Cameron promises new prison places and ‘reparations’
Almost everything about the prison system is wrong, the Conservative leader proclaimed today.
Attacking the government’s record on criminal justice, David Cameron said he would boost capacity by building 5,000 more places and insure offenders serve tougher minimum sentences before they can be eligible for parole.
The Conservatives’ plans would be in addition to the 15,000 extra places already promised by the government and would bring the total prison capacity in England and Wales above 100,000.
Last week, the prison population hit a record high of 82,180.
Labour dismissed the pledge as more uncosted promises from the Conservatives.
But in wider-reaching reforms, Mr Cameron also promised to change the way prisoners serve the sentences, with a mix of longer sentencing and more focus on rehabilitation.
He set out plans for “min-max sentences”, where judges set a minimum jail term and prison governors then decide when prisoners can be released based on their behaviour.
Since the 2004 Criminal Justice Act, anyone serving less than four years for a non-violence crime will serve half of their sentence in the community.
“Today, I think almost everything with the system is wrong,” Mr Cameron told BBC Breakfast.
He explained: “A criminal goes to court – they are told they have got a four-year sentence and they are let out after two, so everybody feels cheated.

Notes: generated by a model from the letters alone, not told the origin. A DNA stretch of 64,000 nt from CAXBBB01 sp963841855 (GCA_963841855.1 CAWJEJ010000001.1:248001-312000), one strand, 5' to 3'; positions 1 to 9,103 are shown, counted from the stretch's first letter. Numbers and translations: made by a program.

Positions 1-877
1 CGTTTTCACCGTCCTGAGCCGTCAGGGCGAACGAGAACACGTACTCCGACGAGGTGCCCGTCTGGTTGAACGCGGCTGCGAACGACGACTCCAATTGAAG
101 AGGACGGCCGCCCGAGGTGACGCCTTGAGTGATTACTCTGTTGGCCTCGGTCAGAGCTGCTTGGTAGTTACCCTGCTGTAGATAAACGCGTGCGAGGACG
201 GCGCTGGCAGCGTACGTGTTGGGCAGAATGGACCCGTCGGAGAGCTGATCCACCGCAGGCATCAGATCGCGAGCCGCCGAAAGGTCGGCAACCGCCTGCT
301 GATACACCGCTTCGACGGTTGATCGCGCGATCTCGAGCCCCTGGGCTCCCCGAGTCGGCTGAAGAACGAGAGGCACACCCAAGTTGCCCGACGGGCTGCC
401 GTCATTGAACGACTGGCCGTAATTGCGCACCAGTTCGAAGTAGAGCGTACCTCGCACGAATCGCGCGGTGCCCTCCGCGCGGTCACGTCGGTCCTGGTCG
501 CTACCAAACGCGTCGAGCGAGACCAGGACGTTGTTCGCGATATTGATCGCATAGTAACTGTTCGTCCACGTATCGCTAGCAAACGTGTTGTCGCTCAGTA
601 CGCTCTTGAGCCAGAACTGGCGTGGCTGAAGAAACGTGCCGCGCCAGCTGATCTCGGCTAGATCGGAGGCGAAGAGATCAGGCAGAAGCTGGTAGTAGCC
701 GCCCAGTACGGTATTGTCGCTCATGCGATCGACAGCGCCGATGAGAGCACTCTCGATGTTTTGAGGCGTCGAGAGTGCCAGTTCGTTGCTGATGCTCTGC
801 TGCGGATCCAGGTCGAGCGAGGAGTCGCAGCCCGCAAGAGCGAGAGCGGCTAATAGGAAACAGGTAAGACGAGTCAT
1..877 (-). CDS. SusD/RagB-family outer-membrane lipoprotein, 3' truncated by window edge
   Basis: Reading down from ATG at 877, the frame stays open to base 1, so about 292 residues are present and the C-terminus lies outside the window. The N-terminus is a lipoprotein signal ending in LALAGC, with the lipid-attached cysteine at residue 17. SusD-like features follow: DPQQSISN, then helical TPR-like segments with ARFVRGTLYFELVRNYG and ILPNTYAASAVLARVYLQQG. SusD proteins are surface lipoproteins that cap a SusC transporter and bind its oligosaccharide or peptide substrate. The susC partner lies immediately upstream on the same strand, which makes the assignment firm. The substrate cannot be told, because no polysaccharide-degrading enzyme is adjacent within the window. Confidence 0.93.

“We are going to change that and say the judge should read out what we call the ‘min-max’.
“And then the prisoner has to earn release through good behaviour, through hard work, through making reparations to their victims.”
Anyone not attempting to be rehabilitated or quit drug use would stay in prison for longer, he added.
Mr Cameron also called for more meaningful work in prison – with inmates forced to pay a proportion of their earnings as reparations to their victims.
The Tory leader continued: “The real emphasis on it is actually turning prisons into places not where we just warehouse prisoners and bang them up for 23 hours a day in their cell.
“But they should be places of work, of rehabilitation and of reparation, so that the work prisoners do, means that they can pay money back to their victims – these are really important policies.”
Prison minister David Hanson said the policy was a copy of Labour’s own plans and “yet another uncosted spending commitment” from the Tories.
He said Mr Cameron had come forward with proposals “which don’t have any relevance to the current building programme, and which I don’t believe they will deliver in due course.”
But the Prison Reform Trust welcomed the intervention, arguing prisons had been “allowed to rot in a policy vacuum”.
Director Juliet Lyon said: “Now the Conservatives are turning the spotlight on our most neglected and least visible public service, this government must reach beyond party politics and, instead of arguing about who can spend most money on more jails, it should establish a royal commission on the nature and purpose of imprisonment.”